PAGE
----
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The crazy moment David Bowie contracted the services of a witch


In the 1970s, David Bowie was filled with so much Bolivian marching powder that even when he got clean the lingering remnants of an onslaught rendered it impossible for him to wander past a sniffer dog without being accosted. His thin White Duke era saw him subsumed by the decadent excesses of Hollywood and his mind was bent to the point that it became as abstract as the concept of love. 

Behind an artistic purple patch was a cocaine addiction measurable by the tonne, a bizarre diet of bell-peppers and milk befitting of a cable TV documentary, and an unwavering obsession with the Third Reich. On top of this caustic confluence of cocaine side-effects, was what Bowie believed to be a harrowing attack by demonic hell beasts, most notably in the form of his friend, musical collaborator and apparent phantasm, Deep Purples’ Glenn Hughes.

The gloss of nose-powder of Los Angeles was This was a notion that proved frankly dangerous as far as Bowie was concerned. In 1977, he riled, “It’s the most vile piss-pot in the world […] It’s a movie that is so corrupt with a script that is so devious and insidious. It’s the scariest movie ever written. You feel a total victim there, and you know someone’s got the strings on you.”

Three years later his thoughts had hardly mellowed. This time ‘The Starman’ opined: “The fucking place should be wiped off the face of the earth. To be anything to do with rock and roll and to go and live in Los Angeles is I think just heading for disaster. It really is. Even Brian Eno, who’s so adaptable and quite as versatile as I am now living in strange and foreign environments, he couldn’t last there more than six weeks. He had to get out. But he was very clever. He got out much earlier than I did.”

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One of the most peculiar chapters in his absurd story came when he had his swimming pool exorcised by a witch after he witnessed the devil doing breaststroke. Glenn Hughes is a bassist and singer known most notably for his work in Deep Purple and the funk-punk band Trapeze. Speaking to Dylan Jones for his novel David Bowie: A Life, he documented his experiences with the rocker in ’74: “He was self-righteous, and he was driven at the time by an obsession with the Third Reich, and he was viewing that shit at my house.”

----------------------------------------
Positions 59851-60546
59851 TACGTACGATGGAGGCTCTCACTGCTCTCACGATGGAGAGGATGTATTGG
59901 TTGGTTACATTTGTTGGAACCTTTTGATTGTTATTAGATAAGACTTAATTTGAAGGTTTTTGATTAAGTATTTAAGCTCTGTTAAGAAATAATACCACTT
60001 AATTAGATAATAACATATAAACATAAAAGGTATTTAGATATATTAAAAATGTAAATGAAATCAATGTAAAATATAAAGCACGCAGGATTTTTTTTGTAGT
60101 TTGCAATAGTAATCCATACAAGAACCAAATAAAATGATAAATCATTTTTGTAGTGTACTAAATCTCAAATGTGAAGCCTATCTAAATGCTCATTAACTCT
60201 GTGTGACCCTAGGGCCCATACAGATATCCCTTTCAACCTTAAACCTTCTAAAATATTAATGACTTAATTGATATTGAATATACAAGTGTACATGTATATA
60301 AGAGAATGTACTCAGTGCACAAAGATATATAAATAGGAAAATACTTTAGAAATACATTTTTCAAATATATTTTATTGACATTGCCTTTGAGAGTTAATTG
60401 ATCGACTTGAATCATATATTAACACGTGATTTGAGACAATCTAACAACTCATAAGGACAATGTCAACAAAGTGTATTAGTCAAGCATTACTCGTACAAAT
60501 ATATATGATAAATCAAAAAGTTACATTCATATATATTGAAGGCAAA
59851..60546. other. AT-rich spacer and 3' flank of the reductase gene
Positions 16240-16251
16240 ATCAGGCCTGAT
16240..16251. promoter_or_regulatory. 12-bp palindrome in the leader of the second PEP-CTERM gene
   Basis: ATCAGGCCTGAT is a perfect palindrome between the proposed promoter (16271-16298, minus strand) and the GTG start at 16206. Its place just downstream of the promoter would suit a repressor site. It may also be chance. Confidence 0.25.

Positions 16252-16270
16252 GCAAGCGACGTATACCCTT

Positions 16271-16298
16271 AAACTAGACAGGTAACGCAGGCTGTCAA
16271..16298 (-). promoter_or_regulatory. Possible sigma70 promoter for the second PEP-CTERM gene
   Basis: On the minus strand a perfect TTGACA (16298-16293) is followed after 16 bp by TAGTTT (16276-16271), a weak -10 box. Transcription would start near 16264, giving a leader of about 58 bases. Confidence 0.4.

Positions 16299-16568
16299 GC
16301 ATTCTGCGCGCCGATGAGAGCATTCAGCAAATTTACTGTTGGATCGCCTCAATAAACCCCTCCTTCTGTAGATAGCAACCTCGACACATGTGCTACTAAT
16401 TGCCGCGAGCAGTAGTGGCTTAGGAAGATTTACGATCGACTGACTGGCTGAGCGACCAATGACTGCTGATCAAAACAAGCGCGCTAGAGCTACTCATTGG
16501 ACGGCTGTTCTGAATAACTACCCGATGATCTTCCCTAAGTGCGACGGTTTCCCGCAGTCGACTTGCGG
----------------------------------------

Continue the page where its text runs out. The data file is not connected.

He goes on to explain, “He was so into the narcissism of Hitler. He didn’t want to be him, but he was fascinated by the Nazi movement.” These drug-fuelled demagogue binge-watching sessions spawned Bowie’s fascination with fascism, prompting him to infamously declare that “Adolf Hitler was one of the first rock stars,” in a 1976 interview with Playboy magazine.

Away from the provocative remarks was an undeniably wacky symptom of substance abuse that requires a far less judicious approach of analysis. “He felt the pool in his LA home was haunted. He felt the devil was in the pool,” Hughes explains. “The wind was howling, [and the pool started to] bubble like a Jacuzzi […] I swear to you I have a pool, and I have never seen it bubble before. That pool was fucking bubbling.”

Hughes continues, “You might think, oh my god, these two fucking nincompoops. But on coke, you could talk yourself into seeing anything. Do yourself a favour, stay up for 72 hours, and you will see shit move.” Quite how that is ‘doing yourself a favour’ is debatable, but the pool bubbling incident certainly had an indelible impact on Bowie as the songsmith later had the watery home of the devil exorcised by a mystic New York witch, Walli Elmlark.

Thus, Bowie contacted Cherry Vanilla at his management when the demonic beleaguering got too much.  “He asked me to get him a white witch to take this curse off of him,” she recalled. He was serious, you know. And I actually knew somebody in New York who claimed she was a white witch. She was the only white witch I ever met. So I put him in touch with her. I don’t know what ever happened to her. And I don’t know if she removed the curse. I guess she did.”

In a roundabout way, she did. Bowie absconded to Berlin – the heroin capital of Europe – with Iggy Pop and slowly but surely they pieced their lives together and the cocaine pile diminished. As guitarist Carlos Alomar states: “David went to Berlin with Iggy for isolation. It was to humanise his condition, to say, ‘I’d like to forget my world, go to a café, have a coffee and read the newspaper.’ They couldn’t do that in America. Sometimes you just need to be by yourself with your problems. Sometimes you just wanna shut up.”

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